Reprinted with permission from Science & Spirit magazine.

Ursula GoodenoughWhenever I spend time with Ursula Goodenough, one of Walt Whitman's more famous lines comes to mind: "Do I contradict myself? Very well then, I contradict myself. I contain multitudes." And as Whitman was a great nature poet, in her own way, so is Goodenough. A professor of biology at Washington University in St. Louis, Dr. Goodenough does not believe in God, and yet in 1989 she joined the Institute on Religion in an Age of Science, served as its president for four years, and still serves on its council and shows up each summer to speak at its conference on Star Island. An impeccable scholar, her textbook, Genetics, is a classic in the field and in its third edition-and yet at the same time, she is the author of a poetic and accessible bestseller, "The Sacred Depths of Nature". Above all, she is one of the forces behind a growing movement that calls itself religious naturalism and suggests that whatever our religious beliefs, and even if we have none at all, we can all come together to celebrate nature, tell the epic of evolution with awe and joy, and protect the earth. A warm, brilliant and embracing woman, Ursula Goodenough's contradictions make up a harmonious whole--sort of like nature itself

If you look at the evolutionary ladder, where do you think the sense of meaning begins? Do organisms other than humans have it?

All life has a kind of seamlessness. All creatures have to be aware of their environment, and there has been an evolution of the capacities needed for detecting increasingly complex stimuli. I have no problem calling this "meaning," since all creatures pick out meaningful facets of their environment. For the first creatures, these facets were physical and mediated by receptor proteins. Sperm and eggs find each other by protein shapes; photosynthetic bacteria find light by protein shapes. The impetus to figure out what's going on is still very much programmed into our highly complex brains.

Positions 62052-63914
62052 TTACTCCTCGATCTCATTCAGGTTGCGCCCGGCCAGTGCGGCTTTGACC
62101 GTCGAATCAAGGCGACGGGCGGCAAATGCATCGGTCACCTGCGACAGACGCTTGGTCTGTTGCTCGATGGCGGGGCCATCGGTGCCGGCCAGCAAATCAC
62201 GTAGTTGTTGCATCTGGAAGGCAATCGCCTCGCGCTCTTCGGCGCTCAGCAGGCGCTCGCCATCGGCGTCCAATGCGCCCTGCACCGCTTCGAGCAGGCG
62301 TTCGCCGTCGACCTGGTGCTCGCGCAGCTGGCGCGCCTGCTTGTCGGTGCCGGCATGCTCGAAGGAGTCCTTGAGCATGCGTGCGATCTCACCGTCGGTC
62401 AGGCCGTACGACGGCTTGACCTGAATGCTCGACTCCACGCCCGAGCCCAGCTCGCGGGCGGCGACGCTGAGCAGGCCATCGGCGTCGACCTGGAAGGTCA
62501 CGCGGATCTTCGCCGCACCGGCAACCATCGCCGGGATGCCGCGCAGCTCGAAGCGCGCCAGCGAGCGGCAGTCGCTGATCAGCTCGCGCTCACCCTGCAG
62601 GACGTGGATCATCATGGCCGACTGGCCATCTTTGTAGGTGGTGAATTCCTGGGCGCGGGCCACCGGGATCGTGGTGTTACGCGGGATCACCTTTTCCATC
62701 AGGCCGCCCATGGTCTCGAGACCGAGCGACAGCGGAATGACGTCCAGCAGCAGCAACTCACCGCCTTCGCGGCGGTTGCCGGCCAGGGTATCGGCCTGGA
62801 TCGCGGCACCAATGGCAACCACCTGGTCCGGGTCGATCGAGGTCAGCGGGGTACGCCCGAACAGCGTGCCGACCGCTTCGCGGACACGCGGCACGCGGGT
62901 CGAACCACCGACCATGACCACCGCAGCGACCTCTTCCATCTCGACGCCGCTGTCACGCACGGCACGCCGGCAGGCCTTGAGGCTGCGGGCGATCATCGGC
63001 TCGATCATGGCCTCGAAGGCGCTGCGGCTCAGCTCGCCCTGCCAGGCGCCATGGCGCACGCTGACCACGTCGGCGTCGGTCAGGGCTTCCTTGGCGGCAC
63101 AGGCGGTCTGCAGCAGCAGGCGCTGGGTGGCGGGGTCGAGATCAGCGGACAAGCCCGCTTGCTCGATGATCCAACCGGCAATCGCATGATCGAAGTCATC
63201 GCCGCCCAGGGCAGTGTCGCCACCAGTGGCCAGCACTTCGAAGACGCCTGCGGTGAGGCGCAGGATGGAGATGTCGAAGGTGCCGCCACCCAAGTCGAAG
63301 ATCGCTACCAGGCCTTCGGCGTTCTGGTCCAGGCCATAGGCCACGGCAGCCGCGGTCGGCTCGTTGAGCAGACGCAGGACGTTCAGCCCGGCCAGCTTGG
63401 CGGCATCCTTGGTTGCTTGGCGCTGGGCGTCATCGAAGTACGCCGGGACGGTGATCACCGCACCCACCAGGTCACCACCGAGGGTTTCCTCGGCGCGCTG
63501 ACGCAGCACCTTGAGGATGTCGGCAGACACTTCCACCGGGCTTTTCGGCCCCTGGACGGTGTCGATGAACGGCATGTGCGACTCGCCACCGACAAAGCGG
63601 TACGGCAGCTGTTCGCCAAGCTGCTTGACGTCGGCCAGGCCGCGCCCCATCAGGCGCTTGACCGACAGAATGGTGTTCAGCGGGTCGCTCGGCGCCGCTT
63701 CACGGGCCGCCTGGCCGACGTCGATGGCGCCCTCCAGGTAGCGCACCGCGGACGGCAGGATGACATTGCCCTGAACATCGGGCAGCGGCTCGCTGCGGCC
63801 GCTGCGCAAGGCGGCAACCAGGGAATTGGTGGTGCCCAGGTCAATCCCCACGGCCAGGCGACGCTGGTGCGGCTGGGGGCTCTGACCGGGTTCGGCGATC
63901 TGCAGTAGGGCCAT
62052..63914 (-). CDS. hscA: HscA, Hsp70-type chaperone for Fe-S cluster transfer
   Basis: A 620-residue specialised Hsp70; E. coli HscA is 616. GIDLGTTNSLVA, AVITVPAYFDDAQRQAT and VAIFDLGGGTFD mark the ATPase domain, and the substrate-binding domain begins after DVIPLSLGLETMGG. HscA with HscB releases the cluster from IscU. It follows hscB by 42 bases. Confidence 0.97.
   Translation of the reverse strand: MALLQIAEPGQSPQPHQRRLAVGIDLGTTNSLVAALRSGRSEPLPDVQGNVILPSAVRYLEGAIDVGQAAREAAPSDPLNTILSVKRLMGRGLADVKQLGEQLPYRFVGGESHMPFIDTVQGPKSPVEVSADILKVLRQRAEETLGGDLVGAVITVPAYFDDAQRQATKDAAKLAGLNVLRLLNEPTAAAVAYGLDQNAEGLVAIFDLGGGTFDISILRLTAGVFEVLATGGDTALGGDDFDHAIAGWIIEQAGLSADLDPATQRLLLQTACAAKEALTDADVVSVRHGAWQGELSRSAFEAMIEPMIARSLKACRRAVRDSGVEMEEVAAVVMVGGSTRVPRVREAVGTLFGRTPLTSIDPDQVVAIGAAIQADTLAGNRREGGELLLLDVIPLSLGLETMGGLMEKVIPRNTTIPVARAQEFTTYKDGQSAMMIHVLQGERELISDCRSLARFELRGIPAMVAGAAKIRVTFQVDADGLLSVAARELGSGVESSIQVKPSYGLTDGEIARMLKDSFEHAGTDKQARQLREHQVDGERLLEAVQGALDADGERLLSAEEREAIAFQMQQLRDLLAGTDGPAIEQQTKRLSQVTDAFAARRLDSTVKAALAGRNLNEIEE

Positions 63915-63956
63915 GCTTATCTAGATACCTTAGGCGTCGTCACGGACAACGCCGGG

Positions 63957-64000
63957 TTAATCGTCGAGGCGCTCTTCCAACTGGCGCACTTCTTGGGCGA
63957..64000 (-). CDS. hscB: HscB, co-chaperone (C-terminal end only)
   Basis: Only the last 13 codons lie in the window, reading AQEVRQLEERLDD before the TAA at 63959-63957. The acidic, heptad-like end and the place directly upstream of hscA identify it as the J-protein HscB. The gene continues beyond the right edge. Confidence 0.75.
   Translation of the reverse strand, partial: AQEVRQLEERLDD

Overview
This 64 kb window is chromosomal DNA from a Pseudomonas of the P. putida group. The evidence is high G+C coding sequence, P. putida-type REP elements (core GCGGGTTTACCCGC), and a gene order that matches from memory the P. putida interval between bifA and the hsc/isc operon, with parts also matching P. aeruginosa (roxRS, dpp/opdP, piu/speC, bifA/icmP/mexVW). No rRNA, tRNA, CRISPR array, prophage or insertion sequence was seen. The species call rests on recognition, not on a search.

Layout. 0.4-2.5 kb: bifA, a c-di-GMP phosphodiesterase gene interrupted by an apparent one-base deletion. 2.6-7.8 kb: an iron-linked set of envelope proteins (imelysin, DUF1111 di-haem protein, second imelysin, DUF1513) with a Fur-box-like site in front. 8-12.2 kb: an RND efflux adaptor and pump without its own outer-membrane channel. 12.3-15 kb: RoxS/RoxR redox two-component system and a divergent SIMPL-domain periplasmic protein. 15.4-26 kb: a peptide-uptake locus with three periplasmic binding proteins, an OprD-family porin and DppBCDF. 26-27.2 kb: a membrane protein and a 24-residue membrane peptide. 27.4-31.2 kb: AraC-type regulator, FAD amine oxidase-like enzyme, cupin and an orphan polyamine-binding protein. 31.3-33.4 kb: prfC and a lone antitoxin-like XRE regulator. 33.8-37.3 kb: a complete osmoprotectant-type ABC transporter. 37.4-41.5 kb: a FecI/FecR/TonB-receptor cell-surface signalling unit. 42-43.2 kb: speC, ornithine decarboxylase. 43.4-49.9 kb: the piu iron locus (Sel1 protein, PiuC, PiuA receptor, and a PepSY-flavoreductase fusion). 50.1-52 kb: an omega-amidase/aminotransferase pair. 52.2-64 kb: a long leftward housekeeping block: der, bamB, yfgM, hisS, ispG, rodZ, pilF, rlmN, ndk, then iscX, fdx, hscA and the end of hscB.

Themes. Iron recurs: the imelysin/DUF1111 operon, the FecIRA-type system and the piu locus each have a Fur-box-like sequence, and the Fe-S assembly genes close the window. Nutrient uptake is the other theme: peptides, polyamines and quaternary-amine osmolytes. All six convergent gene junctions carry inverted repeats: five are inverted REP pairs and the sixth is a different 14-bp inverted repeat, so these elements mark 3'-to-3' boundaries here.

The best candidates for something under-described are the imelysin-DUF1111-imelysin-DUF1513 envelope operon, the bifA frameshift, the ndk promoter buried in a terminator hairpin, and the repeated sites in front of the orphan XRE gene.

How does meaning in humans differ qualitatively from the rest of life on Earth?

My sense is that in developed human minds, the notion of meaning has expanded beyond what's immediately out there. We're constantly trying to figure out what caused something. That's true of all sorts of brain-based organisms, but perhaps the difference in humans is that if we can't see an obvious cause, we postulate. If you're lying in bed and hear a noise outside, you might imagine it's a burglar or perhaps Prince Charming. The point is, we form hypotheses and draw up scenarios for what that stimulus might mean.

I think this whole need to understand cause expanded early in humans--we see it in cave paintings. If you are spending time with children, you see that they do this quite early: "What made me, Mommy and Daddy?" "What made Mommy and Daddy?". That recursive kind of seeking causal explanations for things is part of us.

Do you think world religions can be explained by wanting to know how the world works?

There are two possibilities. A great many people say we have language and imagination to posit creators, interveners, and agencies that we can't actually prove. And yet some people experience God within them--these experiences are not drawn-up hypotheses. It's possible those of us who don't feel God within them have deficient brains that aren't capable of such experiences; or alternatively, the people who experience these things have brains that somehow create them. As near as I can tell, the jury is out on that. I may be a non-theist who doesn't include a god concept in my religious orientation because I have an incompetent brain, or perhaps theists have brains giving them inaccurate information.

We now have the neurobiological evidence, from the studies of Andrew Newberg, M.D., that certain parts of the brain shut down and others light up during deep meditation. The fMRI work from Richie Davidson in Wisconsin on Tibetan monks also shows a shutting-down. This might explain how we access states of cosmic consciousness and unity. Whether this is a correlation or a cause, and what this means about the content of those experiences, we have no idea.

I've had interesting conversations with Andrew Newberg about this. There's no question that brains change when in these other states. A friend of mine talked about all of this as getting in touch with his froggy self-that when he's in a meditative mode, it's more like being a frog. It's not higher, but lower, but not in any pejorative way. It's shutting down parts of the cerebral cortex. As they say in the "How To Meditate" books, it's letting the thoughts go, and going somewhere else. That somewhere else could be higher or lower. It could be a more primitive brain state.

But, as Terry Deacon (a professor of anthropology at the University of California, Berkeley) and I have written, it's very unlikely that even if humans in altered states have fewer signals firing off in their cortex, the experience isn't very likely to be that of a frog's mind-state. The fact is that we humans can come back and talk about it, however inchoately. A frog can't.